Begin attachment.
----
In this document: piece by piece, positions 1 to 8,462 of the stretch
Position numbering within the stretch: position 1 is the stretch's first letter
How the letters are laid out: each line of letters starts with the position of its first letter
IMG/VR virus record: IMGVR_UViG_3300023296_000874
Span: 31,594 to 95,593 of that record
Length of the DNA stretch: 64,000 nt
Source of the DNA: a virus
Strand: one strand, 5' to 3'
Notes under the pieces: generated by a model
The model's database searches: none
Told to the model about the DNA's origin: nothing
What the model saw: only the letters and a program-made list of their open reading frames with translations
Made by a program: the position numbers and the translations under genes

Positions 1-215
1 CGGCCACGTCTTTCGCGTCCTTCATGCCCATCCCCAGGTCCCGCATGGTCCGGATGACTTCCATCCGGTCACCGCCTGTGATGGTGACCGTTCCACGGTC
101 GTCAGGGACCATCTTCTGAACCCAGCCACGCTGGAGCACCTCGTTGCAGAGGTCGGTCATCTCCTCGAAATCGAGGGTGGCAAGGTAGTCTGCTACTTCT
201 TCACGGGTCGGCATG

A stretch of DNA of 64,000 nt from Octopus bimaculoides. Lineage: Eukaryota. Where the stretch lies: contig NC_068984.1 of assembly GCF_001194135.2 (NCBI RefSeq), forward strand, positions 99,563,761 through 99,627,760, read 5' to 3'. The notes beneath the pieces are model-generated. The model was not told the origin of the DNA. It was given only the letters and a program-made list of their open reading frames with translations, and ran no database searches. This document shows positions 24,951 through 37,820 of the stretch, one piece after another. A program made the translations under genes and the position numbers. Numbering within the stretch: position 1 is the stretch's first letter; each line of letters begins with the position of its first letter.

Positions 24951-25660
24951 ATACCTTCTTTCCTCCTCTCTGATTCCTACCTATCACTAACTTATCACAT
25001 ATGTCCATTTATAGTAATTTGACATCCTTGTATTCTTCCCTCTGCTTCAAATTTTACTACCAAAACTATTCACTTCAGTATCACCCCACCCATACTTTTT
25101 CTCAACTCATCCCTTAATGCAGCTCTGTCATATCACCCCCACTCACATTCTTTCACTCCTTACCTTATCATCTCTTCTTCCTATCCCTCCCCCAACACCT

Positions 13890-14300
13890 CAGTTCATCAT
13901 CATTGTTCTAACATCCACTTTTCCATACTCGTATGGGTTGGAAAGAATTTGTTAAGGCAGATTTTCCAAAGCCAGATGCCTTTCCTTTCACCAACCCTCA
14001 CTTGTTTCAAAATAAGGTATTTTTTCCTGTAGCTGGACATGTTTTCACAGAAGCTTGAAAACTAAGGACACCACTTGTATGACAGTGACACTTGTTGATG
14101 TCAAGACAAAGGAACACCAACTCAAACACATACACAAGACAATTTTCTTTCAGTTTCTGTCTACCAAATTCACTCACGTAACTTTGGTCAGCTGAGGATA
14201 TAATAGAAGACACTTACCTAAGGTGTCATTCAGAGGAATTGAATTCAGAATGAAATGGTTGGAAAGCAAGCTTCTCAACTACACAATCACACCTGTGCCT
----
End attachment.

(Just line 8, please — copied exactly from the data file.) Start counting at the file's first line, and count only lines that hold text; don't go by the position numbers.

Strand: one strand, 5' to 3'